Michigan Medicine Alumni Receive 2020 Distinguished Awards

Arul M. Chinnaiyan (M.D. and Ph.D. 1999), the S.P. Hicks Professor of Pathology, director of the Michigan Center for Translational Pathology, and professor of urology, won this year's Michigan Medicine Alumni Society (MMAS) Distinguished Achievement Award. He is interested in translational cancer research and precision oncology. In a landmark study, his lab has discovered certain gene fusions in prostate cancers — the first causative gene fusion found in a common solid tumor. In 2011, he established the first integrative, comprehensive clinical sequencing approach for advanced cancer patients, called MI-ONCOSEQ, which has been a paradigm for cancer precision medicine.


Deborah L. Gumucio (Ph.D. 1986), professor emerita of cell and developmental biology and of internal medicine, received the 2020 MMAS Distinguished Service Award. Her lab helped identify MEFV, the gene for familial Mediterranean fever, the first autoinflammatory disease gene to be cloned. The Gumucio lab is internationally known for work on cell-to-cell communication during intestinal development. In 1995, Gumucio proposed the concept for the U-M Center for Organogenesis, the first center of its kind in the nation, and she was involved in its leadership for 15 years. Gumucio also was director of the Training Program in Organogenesis, served on more than 30 Medical School and U-M committees, and co-founded and still directs BioArtography, a program in which vividly colored images of cells and tissues are sold to benefit trainee travel and educate the public about scientific discovery.


Carey Lumeng (M.D. and Ph.D. 2000, Fellowship 2006), the Frederick G.L. Huetwell Professor for the Cure and Prevention of Birth Defects, professor of pediatrics and of molecular and integrative physiology, and director of the Division of Pediatric Pulmonology, received the 2020 MMAS Early Distinguished Career Award. As a postdoctoral fellow, he made groundbreaking contributions to the understanding of adipose tissue inflammation in obesity. Since starting his own laboratory, he has continued to help discover the inflammatory contributions to diseases such as metabolic syndrome and Type 2 diabetes. He has published more than 80 peer-reviewed publications and has received awards from the National Institutes of Health, the American Diabetes Association, and the American Heart Association.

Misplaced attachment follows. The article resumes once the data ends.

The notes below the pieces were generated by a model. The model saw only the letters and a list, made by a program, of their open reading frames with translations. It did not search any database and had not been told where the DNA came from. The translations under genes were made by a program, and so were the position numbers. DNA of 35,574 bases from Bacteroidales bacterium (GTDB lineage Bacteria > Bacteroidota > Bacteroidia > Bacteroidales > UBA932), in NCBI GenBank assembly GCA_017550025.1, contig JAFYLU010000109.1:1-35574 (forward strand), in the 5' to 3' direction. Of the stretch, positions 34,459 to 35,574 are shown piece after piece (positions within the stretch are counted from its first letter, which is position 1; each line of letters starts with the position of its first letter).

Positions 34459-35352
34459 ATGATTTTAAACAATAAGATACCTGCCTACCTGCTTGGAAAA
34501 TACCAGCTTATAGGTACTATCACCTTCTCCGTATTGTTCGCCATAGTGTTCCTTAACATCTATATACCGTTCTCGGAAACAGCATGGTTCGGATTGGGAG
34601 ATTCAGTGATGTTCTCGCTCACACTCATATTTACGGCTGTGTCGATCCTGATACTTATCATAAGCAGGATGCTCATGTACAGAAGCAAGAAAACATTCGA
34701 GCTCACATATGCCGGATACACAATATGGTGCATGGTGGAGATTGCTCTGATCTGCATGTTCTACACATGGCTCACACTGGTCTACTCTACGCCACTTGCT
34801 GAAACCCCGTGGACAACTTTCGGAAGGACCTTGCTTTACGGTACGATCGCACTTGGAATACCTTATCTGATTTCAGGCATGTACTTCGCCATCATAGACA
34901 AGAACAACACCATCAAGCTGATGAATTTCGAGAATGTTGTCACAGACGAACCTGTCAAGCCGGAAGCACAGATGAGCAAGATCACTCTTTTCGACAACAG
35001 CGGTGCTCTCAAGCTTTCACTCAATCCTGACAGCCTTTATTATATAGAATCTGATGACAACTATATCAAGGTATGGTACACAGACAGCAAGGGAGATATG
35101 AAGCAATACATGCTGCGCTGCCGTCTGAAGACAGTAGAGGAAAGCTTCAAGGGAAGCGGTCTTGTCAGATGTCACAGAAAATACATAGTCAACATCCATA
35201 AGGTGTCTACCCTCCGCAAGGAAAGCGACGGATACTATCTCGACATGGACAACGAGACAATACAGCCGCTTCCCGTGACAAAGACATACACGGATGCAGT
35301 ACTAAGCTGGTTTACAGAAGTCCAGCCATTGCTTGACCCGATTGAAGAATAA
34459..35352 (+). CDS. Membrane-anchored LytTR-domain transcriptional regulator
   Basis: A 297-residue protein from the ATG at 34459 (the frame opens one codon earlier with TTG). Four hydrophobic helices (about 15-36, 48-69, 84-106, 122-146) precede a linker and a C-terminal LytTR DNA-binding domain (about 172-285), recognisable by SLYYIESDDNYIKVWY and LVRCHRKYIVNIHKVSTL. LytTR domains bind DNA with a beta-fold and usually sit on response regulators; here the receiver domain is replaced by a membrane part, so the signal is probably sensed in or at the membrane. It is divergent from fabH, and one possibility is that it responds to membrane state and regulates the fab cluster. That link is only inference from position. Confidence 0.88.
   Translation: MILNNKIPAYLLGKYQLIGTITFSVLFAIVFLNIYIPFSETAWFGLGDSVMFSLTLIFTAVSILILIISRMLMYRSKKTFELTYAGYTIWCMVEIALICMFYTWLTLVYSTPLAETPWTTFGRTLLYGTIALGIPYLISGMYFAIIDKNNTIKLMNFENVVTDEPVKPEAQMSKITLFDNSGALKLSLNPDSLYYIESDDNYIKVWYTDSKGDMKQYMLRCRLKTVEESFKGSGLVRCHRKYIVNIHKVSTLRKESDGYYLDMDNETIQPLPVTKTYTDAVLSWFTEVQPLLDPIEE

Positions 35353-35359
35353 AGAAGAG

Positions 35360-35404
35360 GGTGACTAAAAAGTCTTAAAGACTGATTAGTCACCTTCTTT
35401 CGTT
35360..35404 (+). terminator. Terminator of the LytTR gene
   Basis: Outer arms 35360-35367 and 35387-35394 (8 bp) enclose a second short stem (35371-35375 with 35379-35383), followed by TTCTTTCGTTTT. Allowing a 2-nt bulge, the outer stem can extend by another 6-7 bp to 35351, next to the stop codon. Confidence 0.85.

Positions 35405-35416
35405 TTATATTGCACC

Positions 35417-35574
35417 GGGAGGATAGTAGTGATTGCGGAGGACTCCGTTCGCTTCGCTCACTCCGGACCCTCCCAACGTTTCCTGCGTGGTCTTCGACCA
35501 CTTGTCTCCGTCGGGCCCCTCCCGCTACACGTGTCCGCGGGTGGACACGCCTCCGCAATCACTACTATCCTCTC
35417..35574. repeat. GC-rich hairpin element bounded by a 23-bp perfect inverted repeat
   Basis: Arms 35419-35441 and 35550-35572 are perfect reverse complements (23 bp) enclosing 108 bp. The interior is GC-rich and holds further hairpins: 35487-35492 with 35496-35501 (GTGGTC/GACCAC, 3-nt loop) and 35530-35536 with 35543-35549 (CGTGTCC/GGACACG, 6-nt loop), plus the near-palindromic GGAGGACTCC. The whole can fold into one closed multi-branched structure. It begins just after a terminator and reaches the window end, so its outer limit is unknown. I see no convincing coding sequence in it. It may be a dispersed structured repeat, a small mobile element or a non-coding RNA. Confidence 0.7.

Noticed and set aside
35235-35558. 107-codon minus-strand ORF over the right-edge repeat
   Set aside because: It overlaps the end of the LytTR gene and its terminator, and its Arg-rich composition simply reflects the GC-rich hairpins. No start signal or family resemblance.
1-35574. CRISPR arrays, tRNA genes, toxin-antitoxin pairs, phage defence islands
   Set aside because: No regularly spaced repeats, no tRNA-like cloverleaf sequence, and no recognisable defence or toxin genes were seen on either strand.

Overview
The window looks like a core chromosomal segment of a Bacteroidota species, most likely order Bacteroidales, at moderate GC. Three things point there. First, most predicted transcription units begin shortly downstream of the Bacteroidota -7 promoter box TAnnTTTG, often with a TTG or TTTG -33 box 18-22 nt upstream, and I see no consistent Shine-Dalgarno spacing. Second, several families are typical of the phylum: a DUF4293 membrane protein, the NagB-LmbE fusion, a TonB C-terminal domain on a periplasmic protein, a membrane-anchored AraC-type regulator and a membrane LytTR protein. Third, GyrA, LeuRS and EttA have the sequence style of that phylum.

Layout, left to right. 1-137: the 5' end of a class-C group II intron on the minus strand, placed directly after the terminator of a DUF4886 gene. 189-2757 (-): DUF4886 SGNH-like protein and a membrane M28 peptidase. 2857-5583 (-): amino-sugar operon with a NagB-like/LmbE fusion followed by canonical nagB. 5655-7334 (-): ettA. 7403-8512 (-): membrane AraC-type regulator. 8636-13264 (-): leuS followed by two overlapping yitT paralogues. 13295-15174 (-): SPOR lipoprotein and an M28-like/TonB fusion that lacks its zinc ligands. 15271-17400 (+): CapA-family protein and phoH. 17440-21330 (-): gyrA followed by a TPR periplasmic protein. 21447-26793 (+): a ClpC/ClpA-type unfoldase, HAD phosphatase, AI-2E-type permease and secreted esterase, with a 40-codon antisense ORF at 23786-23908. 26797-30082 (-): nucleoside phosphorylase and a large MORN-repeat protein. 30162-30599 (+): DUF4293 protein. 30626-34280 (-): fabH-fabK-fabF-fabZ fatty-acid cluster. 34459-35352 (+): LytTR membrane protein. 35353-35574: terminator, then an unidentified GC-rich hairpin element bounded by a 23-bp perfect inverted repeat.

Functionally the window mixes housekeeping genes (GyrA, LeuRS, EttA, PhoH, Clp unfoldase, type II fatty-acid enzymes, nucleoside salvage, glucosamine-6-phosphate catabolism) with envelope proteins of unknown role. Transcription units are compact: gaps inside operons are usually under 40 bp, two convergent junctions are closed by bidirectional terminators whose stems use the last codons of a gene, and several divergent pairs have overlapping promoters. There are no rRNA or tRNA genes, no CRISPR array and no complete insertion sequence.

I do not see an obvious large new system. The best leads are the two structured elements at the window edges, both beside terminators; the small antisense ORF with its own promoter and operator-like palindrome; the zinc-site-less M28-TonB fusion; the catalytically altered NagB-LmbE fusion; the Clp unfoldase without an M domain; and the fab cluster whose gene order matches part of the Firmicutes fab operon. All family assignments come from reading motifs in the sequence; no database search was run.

Jeffrey D. Punch (M.D. 1986, Residency 1992), professor of surgery, received the 2020 MMAS Distinguished Humanitarian Award. In 1996, Punch performed the first ever living donor liver transplant in the state of Michigan. He served as the director of the Liver Transplant program from 1999-2003, and was director of the U-M Transplant Center from 2002-14. His research interests include immunosuppression management of liver and kidney transplant recipients and the development of improved methods of organ recovery following cardiac death. In 2013, Punch began working with the Ethiopian Ministry of Health to establish the first kidney transplant program in Ethiopia. With the help of an international team of volunteers, this program began performing live donor kidney transplants in 2015 and has since become self-sustaining. Punch is currently part-time medical director at Gift of Life Michigan.

Thomas Look (M.D. 1975, Fellowships 1976 and 1977, Residency 1977), professor of pediatrics at Harvard Medical School and vice chair for research in the pediatric oncology department at the Dana-Farber Cancer Institute, received the 2020 MMAS Basic Science Research Award. Look's research revolves around studying cancer genetics, using the zebrafish genetic system, to clarify developmental pathways subverted in human leukemias and solid tumors. He and his colleagues hope to discover mutations or drugs that delay or suppress the onset of tumors in transgenic zebrafish lines, providing candidate targets for the development of new therapies.

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